Keep Family Picnics Safe at the Plate:

  • Bring water and soap to wash hands, surfaces, cutting boards.
  • Bring food thermometer. Use it to grill to safe internal temperature: 160*F for burgers; a minimum internal temperature of 165*F for chicken.
  • Store chilled foods in a cooler with ice or ice packs.
  • Store uncooked meat, poultry, or fish for grilling in a well-sealed container. Pack it in the bottom of the cooler so juices will not leak onto other foods.
  • Put grilled foods on a clean plate, not the plate used for uncooked foods, Disposable paper plates are great!
  • Keep coolers in the car as you drive, not a hot trunk. At the picnic, keep them in shade under a tree or bench.
  • Return chilled foods to the cooler right after serving.
  • Discard leftover meat, chicken, fish, eggs, and foods made with them if left out for 1 hour or more in temperatures over 90*F


Turn Family Picnics into Active Family Fun

  • Explore with a nature scavenger hunt
  • Walk or ride bikes on a nature trail
  • Sled or ice skate on a winter picnic
  • Play water catch at the beach or pool
  • Bring a rubber ball, Frisbee, or jump rope
  • Take a city “walk around” to explore
  • Kids like to dance. Ask your child to pick music CD’s bring along a player!

Enjoy a Pretend Picnic!
Young children like to play “pretend.” Make an everyday meal into an indoor pretend picnic. Let your child pick the menu and set the table with colorful napkins, plastic utensils, and paper plates. Let your child invite a teddy bear, too.

 


Batido Smoothies

Prep time: 10 minutes
Makes: 4 Servings
Ingredients
2 cups papaya chunks (fresh or frozen)
2 cups bananas (overripe, sliced)
1 cup plain low-fat yogurt
1 cup ice cubes

Directions
Put all the ingredients in the blender.
Put the lid on tightly. Turn the blender to a medium setting and blend until the ice is chopped and the mixture is smooth, about 1 minute.
Serve right away or cover and refrigerate up to 4 hours.

Tips!
One cup of low-fat milk, soy, rice, almond or coconut milk can be used instead of yogurt.
Strawberries, blueberries, or raspberries can be used in addition to or instead of papaya.
Freeze banana slices and add while blending to chill the drink even more!


Improving Child Participation and Retention in Illinois WIC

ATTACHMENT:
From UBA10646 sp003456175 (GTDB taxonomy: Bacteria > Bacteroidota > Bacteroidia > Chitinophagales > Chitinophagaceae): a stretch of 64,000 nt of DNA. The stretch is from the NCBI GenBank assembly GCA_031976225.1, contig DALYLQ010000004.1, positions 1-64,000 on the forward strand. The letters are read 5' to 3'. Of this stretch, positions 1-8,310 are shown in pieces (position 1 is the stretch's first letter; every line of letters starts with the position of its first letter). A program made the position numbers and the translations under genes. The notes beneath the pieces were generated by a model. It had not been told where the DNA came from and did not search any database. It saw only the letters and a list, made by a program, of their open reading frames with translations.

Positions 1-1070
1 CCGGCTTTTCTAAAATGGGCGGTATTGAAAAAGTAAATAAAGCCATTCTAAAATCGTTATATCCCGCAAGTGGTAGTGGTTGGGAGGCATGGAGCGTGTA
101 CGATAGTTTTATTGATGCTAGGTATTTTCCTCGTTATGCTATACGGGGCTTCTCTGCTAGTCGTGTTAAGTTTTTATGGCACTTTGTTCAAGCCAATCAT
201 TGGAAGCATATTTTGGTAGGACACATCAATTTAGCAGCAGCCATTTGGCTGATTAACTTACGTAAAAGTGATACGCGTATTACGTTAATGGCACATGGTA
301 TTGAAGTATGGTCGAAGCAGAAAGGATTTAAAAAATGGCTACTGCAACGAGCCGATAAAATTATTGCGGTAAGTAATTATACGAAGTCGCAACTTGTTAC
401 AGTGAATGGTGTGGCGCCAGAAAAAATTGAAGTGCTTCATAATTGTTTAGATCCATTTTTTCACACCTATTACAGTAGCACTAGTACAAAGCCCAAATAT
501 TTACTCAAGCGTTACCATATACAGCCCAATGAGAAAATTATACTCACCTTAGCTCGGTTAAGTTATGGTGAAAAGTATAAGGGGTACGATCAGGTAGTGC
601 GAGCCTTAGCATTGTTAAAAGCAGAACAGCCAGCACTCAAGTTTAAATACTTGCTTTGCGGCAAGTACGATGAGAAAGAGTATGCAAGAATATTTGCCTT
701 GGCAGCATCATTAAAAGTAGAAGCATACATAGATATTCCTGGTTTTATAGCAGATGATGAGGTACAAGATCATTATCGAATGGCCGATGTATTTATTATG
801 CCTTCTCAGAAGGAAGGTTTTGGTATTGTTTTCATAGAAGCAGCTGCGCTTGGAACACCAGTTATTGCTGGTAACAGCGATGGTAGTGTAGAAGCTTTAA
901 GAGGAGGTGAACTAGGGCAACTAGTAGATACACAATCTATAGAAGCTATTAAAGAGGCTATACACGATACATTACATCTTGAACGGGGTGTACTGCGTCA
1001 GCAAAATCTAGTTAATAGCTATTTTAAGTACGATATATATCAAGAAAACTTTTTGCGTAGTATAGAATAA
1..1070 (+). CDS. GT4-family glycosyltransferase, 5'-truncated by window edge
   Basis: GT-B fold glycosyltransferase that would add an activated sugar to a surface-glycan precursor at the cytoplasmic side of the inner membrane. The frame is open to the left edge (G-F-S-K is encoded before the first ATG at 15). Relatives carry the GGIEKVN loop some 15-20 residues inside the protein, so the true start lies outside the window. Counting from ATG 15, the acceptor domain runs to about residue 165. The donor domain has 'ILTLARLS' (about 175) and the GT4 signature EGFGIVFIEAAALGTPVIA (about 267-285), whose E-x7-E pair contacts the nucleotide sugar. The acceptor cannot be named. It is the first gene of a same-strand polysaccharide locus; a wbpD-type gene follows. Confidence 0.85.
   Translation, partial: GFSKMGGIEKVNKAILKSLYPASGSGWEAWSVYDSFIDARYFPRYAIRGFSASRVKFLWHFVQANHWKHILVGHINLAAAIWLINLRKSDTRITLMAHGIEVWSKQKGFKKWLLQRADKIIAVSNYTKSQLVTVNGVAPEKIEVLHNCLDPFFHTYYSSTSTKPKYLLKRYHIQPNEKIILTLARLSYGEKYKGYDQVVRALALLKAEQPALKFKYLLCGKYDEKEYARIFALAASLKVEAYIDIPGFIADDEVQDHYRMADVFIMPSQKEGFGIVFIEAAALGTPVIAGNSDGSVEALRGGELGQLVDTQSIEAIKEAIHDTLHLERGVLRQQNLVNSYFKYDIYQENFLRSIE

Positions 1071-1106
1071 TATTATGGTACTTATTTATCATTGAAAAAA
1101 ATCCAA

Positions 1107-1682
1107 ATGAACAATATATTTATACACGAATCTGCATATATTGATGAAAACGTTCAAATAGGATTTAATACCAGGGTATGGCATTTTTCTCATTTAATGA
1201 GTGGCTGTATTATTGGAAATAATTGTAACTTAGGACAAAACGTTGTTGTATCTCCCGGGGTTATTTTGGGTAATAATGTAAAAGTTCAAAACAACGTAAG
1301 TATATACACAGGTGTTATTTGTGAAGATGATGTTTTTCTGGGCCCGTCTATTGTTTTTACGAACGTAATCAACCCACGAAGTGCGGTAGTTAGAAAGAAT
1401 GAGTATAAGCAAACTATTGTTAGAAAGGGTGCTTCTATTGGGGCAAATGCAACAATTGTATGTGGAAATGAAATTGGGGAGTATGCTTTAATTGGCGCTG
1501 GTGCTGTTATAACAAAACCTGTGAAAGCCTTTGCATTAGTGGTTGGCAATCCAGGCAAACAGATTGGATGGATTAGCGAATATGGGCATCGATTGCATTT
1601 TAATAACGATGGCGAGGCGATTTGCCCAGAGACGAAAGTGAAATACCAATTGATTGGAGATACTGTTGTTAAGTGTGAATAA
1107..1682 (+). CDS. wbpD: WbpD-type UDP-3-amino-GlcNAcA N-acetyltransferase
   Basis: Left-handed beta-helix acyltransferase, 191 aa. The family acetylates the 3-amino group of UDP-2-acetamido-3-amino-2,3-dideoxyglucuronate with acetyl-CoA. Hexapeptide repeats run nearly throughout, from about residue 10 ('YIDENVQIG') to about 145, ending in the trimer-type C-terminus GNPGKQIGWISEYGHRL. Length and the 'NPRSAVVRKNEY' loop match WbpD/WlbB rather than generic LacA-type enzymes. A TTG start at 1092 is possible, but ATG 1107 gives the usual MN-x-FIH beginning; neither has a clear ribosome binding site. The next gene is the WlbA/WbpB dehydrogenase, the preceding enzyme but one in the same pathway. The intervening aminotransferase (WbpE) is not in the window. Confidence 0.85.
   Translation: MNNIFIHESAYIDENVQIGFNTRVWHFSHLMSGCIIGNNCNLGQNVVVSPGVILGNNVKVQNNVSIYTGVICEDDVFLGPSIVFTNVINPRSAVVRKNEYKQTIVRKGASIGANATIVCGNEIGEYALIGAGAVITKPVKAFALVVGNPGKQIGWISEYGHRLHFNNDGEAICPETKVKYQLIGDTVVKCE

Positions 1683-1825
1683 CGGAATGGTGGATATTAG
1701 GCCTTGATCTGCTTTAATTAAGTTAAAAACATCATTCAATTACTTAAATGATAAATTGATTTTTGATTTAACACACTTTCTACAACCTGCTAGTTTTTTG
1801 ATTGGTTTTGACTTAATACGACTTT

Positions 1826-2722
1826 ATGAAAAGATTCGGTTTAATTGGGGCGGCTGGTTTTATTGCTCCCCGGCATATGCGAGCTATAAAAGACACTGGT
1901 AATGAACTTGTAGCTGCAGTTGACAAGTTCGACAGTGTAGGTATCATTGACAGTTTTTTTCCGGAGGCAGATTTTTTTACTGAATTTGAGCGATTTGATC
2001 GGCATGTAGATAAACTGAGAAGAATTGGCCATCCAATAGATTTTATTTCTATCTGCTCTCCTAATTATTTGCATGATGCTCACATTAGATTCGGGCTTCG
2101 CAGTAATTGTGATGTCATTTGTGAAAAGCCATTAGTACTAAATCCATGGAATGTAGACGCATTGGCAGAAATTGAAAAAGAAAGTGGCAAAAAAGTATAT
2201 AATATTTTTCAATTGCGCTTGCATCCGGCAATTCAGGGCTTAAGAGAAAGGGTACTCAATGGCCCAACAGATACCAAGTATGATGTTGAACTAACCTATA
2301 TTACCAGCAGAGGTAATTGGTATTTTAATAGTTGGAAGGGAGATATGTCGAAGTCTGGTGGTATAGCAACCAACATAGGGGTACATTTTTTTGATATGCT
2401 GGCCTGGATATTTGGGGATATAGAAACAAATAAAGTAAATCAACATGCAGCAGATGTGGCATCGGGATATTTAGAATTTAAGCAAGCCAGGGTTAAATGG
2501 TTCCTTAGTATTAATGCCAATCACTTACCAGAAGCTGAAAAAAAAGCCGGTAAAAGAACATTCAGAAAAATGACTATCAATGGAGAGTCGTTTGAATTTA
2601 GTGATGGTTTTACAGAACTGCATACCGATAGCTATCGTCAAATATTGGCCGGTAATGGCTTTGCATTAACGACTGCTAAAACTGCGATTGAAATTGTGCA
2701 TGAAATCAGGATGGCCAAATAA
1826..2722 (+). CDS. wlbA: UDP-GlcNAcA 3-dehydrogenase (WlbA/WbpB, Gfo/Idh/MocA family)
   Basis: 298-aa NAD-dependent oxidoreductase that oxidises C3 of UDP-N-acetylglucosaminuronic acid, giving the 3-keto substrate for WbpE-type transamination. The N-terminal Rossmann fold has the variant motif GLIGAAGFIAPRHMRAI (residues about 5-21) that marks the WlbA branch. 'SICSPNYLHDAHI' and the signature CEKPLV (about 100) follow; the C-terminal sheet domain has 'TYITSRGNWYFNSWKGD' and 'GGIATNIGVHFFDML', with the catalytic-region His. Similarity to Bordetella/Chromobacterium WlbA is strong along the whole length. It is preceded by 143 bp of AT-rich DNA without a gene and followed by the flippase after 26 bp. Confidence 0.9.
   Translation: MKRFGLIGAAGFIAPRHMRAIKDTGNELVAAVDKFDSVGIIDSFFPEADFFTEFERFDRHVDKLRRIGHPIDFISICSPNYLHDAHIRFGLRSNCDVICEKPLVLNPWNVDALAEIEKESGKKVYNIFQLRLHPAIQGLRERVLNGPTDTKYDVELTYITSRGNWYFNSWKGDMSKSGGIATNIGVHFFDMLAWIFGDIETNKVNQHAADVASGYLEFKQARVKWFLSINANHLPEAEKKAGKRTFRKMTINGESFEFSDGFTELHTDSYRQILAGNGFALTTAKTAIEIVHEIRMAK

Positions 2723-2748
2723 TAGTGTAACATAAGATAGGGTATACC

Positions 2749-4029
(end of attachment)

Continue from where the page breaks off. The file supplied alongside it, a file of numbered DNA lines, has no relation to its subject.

The Illinois Department of Human Services (IDHS) WIC Special Supplemental Program for Women, Infants, and Children (Illinois WIC), is partnering with faculty at University of Illinois at Chicago, Department of Kinesiology and Nutrition (UIC-KN) to launch a new program call “WIC to 5”.

Background

  • Illinois WIC is a nutrition program that provides supplemental food, nutrition education, and health care referrals to low-income pregnant, breastfeeding, and post-partum women, infants, and children up to the age of five.
  • Half of all infants and one fourth of all children in the United States, aged 1-4 years, participate in WIC.
  • As the third largest food and nutrition assistance program, WIC’s positive contribution to the health of participating infants and children has been well established.
  • Despite these positive effects, there are many WIC-eligible children who do not participate on the program. Similar to rates nationally, in Illinois an estimated 45% of WIC eligible children between the ages of 1 and 4 years never enroll or terminate participation prior to their first birthday.
  • Similar to rates nationally, in Illinois an estimated 45% of WIC eligible children between the ages of 1 and 4 years never enroll or terminate participation prior to their first birthday.

Description of the program

  • The purpose of “WIC to 5” is to increase WIC participation and retention among eligible children in Illinois
  • Interviews and surveys were conducted with over 100 WIC clients, WIC staff, child care providers, and health care providers to identify the major barriers and facilitators related to WIC participation and to inform the development of the program.
  • The “Wic to 5” initiative will include a social marketing campaign, WIC staff training and outreach, and strategic partnerships with health care providers and child care providers, as well as other community partners that serve low-income women and children across the state.
  • Partners include the Illinois Chapter of American Academy of Pediatrics and Illinois Academy of Family Physicians.
  • The program is being piloted with four WIC agencies including McLean County WIC, Vermilion County WIC, Macon County WIC, and Roseland Hospital WIC program
  • After evaluation the pilot program, “WIC to 5” will be disseminated throughout Illinois in 2014.

For more information, please contact Angela Odoms-Young, PhD, Assistant Professor, at This email address is being protected from spambots. You need JavaScript enabled to view it. or 312-355-0383.